Dominik Hasek sat in front of the giant-screen television in the
family room of his suburban Buffalo home on Sunday night,
watching the penultimate episode of a prime-time hockey soap
opera. Hasek is such a spectacular talent--"best goaltender on
the planet" is attached to his name so casually that it seems
more a title than a description--that only he could dominate a
game from his couch. The Sabres, behind the impeccable play of
Hasek's understudy, Steve Shields, beat the Senators 3-0 at
Ottawa's Corel Centre to tie their first-round playoff series at
three games and force Game 7 on Tuesday. But it was the absence
of Hasek, who had mildly sprained the medial collateral ligament
in his right knee in Game 3, that was the talk of the series
and, in fact, the entire NHL. Hasek, who is expected to become
the first goalie since Jacques Plante in 1962 to be named the
league's Most Valuable Player, had picked up the Sabres by the
scruff of their rough necks and carried them to first place in
the Northeast Division. Now he had become a different kind of
MVP: Mystifying, Vanishing, Peculiar.
Through six games the Sabres-Senators series didn't produce much
in the way of stirring hockey, but it was the mother lode for
pop psychologists. Among the lowlights of a confounding week:
Hasek (pronounced HA-shek) missed a mandatory team meeting,
announced that his knee injury would sideline him for the rest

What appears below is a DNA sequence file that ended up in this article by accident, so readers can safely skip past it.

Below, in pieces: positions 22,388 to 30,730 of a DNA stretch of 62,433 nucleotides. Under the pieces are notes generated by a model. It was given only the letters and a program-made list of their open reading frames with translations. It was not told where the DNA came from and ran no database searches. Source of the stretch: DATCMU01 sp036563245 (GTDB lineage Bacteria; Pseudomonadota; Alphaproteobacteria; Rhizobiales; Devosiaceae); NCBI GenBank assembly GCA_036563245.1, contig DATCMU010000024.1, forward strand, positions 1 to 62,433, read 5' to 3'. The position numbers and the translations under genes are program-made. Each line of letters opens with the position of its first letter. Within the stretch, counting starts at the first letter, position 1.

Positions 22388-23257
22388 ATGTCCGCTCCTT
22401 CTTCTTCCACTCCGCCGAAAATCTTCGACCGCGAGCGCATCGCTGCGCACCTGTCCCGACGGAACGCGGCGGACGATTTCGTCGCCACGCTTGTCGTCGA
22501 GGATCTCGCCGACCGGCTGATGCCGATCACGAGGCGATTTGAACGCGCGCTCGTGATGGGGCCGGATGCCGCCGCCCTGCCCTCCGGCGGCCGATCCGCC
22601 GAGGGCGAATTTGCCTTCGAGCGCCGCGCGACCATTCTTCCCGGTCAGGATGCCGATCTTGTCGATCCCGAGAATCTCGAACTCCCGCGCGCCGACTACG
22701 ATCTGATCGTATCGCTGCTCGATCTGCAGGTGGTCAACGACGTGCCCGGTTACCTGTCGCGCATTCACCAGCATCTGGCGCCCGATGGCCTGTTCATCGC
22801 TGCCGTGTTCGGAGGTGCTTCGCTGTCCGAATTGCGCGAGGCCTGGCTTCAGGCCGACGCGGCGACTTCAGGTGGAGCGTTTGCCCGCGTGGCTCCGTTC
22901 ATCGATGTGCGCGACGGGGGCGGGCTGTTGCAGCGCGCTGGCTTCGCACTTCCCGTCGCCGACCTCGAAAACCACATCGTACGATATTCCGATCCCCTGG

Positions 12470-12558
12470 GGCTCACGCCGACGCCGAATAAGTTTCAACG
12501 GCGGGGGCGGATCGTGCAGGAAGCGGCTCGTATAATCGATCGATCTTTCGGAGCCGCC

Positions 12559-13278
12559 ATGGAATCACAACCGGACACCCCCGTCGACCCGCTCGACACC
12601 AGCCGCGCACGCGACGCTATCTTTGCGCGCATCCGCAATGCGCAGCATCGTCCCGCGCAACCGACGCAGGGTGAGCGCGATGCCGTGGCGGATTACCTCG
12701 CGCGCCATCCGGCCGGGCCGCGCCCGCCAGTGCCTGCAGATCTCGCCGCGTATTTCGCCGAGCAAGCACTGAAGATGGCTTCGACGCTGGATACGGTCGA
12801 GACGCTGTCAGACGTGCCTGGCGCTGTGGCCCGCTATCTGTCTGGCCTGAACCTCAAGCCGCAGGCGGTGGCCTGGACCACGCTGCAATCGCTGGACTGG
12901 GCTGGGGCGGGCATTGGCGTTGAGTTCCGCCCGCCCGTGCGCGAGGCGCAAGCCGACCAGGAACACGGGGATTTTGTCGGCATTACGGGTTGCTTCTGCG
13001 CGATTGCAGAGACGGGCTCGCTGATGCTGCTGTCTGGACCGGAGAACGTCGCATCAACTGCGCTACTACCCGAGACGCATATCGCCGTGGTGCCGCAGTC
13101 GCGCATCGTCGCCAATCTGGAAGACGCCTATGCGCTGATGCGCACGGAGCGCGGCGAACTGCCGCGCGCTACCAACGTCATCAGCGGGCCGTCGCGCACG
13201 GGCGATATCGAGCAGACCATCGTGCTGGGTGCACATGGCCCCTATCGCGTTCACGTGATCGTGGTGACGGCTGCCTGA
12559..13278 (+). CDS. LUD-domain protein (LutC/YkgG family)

of the series, slept at an Ottawa player's house the night he
got hurt, and physically attacked a reporter. "Obviously
something's not been right with Dom the past month," one Buffalo
player said. "We were concerned. We asked him what was wrong on
a couple of occasions, and each time he said everything was fine."
On a club racked by tension between coach Ted Nolan and general
manager John Muckler, there are more theories to explain Hasek's
erratic behavior than there are goal scorers. Two of those
theories--that Hasek has been drinking too much or has been
upset by a feud with Nolan--trailed the goalie last week like a
bad smell. Speaking to SI on his car phone as he drove from a
friend's home to his house to watch the second and third periods
of Game 6, an emotional Hasek addressed both issues.
"I don't have a [drinking] problem," he said. "That's a very
surprising question. Two years ago I had a DWI [he pleaded
guilty in April 1995 in Amherst, N.Y.]. But are they saying that
May 4, 1997
When asked if he had been affected by the Sabres' management
turmoil, he said, "No. These problems are, for sure, serious,
but they are for the organization, not for me." (On April 22
Hasek told reporters that he would not talk about his
relationship with Nolan until after the playoffs.)
Hasek, 32, says his difficulties are attributable to his knee
injury, but his strange behavior started more than two weeks
before he was hurt. In Boston on April 9, the day before Buffalo